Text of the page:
|Authors:||Odd I Larsen|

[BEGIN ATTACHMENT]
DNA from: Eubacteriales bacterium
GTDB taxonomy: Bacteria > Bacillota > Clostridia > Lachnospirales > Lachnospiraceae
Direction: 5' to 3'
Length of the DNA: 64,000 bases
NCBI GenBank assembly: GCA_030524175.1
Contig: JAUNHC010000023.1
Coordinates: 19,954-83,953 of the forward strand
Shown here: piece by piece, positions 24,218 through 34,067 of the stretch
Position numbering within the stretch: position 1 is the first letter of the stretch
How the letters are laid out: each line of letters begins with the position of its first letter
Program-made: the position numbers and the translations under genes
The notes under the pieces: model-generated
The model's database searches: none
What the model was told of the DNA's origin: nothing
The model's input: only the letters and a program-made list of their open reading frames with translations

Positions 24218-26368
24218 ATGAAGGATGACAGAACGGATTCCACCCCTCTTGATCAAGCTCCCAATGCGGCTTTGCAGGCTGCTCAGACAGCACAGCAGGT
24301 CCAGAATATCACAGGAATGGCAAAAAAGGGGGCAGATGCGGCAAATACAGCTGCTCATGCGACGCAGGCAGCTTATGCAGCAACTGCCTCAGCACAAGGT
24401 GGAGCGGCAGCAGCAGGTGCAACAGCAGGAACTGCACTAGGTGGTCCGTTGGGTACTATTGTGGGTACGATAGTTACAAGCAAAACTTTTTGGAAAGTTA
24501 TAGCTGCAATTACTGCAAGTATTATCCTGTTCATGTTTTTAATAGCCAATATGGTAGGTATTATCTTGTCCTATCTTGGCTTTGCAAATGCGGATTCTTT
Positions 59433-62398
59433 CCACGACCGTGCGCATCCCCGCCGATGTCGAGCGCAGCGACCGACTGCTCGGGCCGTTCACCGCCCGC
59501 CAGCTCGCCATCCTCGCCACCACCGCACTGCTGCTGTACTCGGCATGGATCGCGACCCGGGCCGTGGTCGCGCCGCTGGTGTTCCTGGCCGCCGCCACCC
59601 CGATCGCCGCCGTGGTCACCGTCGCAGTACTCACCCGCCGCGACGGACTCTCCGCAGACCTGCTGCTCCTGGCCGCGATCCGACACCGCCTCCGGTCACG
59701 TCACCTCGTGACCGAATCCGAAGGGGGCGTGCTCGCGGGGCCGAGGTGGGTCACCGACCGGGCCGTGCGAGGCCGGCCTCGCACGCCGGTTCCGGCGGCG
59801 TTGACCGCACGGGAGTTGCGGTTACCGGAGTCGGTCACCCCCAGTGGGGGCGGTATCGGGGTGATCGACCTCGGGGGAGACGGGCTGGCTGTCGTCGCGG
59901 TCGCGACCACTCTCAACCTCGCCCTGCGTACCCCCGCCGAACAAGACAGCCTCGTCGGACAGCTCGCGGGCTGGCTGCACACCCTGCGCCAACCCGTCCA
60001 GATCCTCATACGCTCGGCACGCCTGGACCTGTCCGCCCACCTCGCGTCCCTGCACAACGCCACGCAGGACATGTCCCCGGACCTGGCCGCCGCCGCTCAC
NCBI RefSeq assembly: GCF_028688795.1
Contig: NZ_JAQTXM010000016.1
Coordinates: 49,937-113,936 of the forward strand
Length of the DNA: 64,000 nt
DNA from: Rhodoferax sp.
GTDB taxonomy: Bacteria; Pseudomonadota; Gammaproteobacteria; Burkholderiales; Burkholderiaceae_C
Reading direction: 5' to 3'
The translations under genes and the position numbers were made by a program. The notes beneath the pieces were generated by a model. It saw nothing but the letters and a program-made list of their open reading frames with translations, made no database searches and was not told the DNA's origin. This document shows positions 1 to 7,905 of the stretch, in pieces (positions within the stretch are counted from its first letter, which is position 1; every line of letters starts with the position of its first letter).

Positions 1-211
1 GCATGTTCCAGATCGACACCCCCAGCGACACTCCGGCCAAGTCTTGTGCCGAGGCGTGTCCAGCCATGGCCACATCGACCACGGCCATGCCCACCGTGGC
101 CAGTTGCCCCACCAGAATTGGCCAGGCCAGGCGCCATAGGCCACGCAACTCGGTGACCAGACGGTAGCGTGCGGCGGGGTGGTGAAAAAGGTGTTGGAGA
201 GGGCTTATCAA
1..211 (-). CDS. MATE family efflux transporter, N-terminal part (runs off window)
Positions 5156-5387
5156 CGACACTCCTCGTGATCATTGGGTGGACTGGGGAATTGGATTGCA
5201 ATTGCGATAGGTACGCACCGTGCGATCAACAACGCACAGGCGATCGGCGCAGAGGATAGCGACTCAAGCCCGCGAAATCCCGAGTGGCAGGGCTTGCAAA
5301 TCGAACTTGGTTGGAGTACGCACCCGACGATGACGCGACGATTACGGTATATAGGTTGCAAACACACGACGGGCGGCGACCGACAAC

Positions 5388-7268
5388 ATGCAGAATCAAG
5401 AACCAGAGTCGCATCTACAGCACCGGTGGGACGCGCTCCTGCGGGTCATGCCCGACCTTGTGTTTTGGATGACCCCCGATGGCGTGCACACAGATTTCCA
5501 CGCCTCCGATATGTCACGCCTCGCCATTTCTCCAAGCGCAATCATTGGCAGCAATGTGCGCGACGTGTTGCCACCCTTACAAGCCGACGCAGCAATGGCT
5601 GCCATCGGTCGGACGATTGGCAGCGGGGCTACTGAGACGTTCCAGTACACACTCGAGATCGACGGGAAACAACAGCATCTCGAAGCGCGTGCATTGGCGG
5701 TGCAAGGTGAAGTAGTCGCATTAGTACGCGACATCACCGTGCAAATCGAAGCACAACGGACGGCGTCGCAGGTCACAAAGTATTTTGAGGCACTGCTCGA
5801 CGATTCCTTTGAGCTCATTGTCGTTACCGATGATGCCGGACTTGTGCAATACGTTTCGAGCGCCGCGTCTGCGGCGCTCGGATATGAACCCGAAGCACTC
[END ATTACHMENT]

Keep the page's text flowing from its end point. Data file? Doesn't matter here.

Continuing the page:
Optimum transport policy is analysed with reference to commuting from a suburb to a city center. An objective function that can be interpreted as «social surplus» is used to define the optimum policy. Policy instruments are congestion charge on cars and fare, frequency and capacity per departure for public transport, and solutions are constrained to equilibria. Benefits of infrastructure measures are estimated and compared for different «first best» and «second best» solutions. The difficulty of compensating for the absence of congestion charging by other means is clearly evident. Within the same framework we also confront the issue of «good» and «vicious» circles and Downs-Thomson´s hypothesis on the futility of increasing road capacity . «Good» and «vicious» circles are clearly present in our model. The results with respect to impacts of increased road capacity are that only in very special situations will the benefits be zero or negative.